Sunday, November 14, 2010

Oxford, IIM-A join forces to take the sting out of mosquitoes

A major breakthrough in the fight against dengue and chikungunya is in the offing, as Oxford University researchers, in association with Indian Institute of Management-Ahmedabad (IIM-A), are testing the potential of genetically modified mosquitoes to curb the killer diseases at a Chennai containment facility.

Oxitec, part-owned Oxford biotechnology company, has conducted a preliminary trial on the mosquitoes in the British overseas territory of Cayman Islands. The demonstration trial with mosquito control and research unit at Chennai would probably be the first open field trial of any transgenic mosquito strain in the world.

Early results are encouraging and if future open field trials are able to replicate this level of success, then we may well have a potentially major breakthrough in the fight against dengue and chikungunya, said Oxitecs public health department head Seshadri Vasan. Female mosquitoes belonging to Aedes aegypti or Aedes albopictus species are responsible for dengue and chikungunya, which have afflicted over two million Indians the highest in the world in last six years. There is no specific treatment for either disease and experts say it may take another 10 years before an effective vaccine is available.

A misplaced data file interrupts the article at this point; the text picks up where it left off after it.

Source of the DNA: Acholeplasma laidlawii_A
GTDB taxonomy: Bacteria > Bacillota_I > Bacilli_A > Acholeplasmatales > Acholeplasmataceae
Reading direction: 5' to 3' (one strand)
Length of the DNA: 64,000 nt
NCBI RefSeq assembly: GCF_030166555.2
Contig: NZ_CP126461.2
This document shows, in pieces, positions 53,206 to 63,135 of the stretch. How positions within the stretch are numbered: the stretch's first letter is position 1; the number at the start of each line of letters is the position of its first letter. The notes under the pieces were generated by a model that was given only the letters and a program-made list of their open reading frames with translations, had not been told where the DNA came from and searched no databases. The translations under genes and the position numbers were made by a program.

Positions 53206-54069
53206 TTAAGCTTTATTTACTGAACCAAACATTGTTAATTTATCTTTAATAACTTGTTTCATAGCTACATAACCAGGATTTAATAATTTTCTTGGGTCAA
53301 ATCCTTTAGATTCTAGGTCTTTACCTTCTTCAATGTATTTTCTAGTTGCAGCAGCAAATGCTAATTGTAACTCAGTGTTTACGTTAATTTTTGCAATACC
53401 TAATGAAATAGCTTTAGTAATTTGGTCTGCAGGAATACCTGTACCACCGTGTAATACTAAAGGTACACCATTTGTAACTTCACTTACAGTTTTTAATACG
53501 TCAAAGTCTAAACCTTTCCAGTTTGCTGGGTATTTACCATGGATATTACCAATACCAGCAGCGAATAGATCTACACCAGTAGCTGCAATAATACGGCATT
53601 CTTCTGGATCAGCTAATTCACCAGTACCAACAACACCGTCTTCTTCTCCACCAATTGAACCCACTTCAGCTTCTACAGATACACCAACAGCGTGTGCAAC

A multi-country study, led by IIM-A's Centre for Management of Health Services, has estimated the immediate cost of chikungunya and dengue to India at over US$ 1 billion annually. Oxford's GM strain of Aedes aegypti mosquitoes (OX513A) are sterile as they carry two copies of a genetic element that can be switched off by providing tetracycline in the larval diet. When these sterile males mate with wild female mosquitoes, the offspring will inherit one copy of the genetic element.

Source: The Times of India, November 14, 2010
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